[-empyre-] post for convergence; print to pixels
davinheckman at gmail.com
Fri Jun 11 02:17:37 EST 2010
On Wed, Jun 9, 2010 at 12:07 PM, katherine hayles <nk_hayles at yahoo.com> wrote:
> two books was of entering a different world, a world in which I was in passionate and deep conversation with the authors. The experience refreshed me in a way that no Web reading has, notwithstanding the huge advantages of Web reading. What I fear is not the passing of books--I think they have too many advantages to be going anyway anytime soon--but the passing of a mode of engagement that is not distracted, not hurried, not always rushing toward the next big thing. How can I make sure that the re-wiring of my brain, which is surely well advanced by now, still has the capacity to have this kind of experience?
This is a great comment. Like you, I have experienced that
divergence. I can read online stuff energetically and
enthusiastically, flying through texts or over them, snatching up the
things I need and moving on to the next thing. It has gotten to the
point where an entire day can go by, and I can scarcely remember what
I have done, but I have written thousands of words and put many urgent
pieces of information into the trash can. On the other hand, I can
sit with a book and a pen and fill the margins, taking hours to chew
on a single chapter, and then go home haunted by the idea that I
cannot get out of my head.
My thinking on the matter is that there are two strategies for
cultivating a culture of careful reading. One is to educate people to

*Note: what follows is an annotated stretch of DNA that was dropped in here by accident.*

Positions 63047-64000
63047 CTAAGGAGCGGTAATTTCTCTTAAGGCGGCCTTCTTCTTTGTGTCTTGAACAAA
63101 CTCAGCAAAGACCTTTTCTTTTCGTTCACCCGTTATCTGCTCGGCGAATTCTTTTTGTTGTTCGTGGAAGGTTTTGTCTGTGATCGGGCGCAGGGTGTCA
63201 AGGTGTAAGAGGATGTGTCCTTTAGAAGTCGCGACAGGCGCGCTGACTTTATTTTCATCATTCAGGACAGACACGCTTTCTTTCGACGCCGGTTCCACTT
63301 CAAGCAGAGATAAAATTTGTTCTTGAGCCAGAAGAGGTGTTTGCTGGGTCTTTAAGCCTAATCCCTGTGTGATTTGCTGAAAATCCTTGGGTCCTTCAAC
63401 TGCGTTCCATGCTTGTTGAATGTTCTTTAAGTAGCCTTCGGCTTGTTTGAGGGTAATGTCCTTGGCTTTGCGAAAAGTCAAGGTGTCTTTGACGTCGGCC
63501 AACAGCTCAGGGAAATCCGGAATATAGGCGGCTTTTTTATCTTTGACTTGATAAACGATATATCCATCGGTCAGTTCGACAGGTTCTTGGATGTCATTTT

read long texts, slowly, carefully, taking notes and re-reading.
Readers thus trained can even bring this disciplined attention to
online reading and writing.
The other strategy, and I think its value remains to be seen, is to
look for pieces of electronic writing that work cultivate a new mode
of careful reading. I think, for instance, of works by someone like
Serge Bouchardon (check out: http://www.to-touch.com/), seem great at
getting readers to slow down and explore the text more fully. Surely,
this mode of reading does not educate readers in the traditional mode
of reading literature.... but it does educate users in the readerly
exploration of a literary text. In general, I think that electronic
literature, while it cleaves very closely to whatever new technology
of writing is available, also tends to subvert (or at least
problematize) the heavily instrumental role of new media (and the
consequent instrumentalization of social life).
I don't know that this alone is enough to preserve the concentration
and critical thinking skills necessary to sustain a humanistic culture
(and, some have argued, and they might be right, that this is the
wrong way to frame the problem). The enormous resources that have
been put into place to cultivate a civilization committed to serving
the interests of corporate persons, I think, would require that
humanists develop a radical educational program committed to
developing equivalent modes of reflection, thought, criticism.
Schools would need to teach students to read, think, and act as
something more than mere instruments.... which is why I am interested
in promoting the study of e-lit. It might not solve all the problems,
but each work is an occasion of hope. And the best works are more
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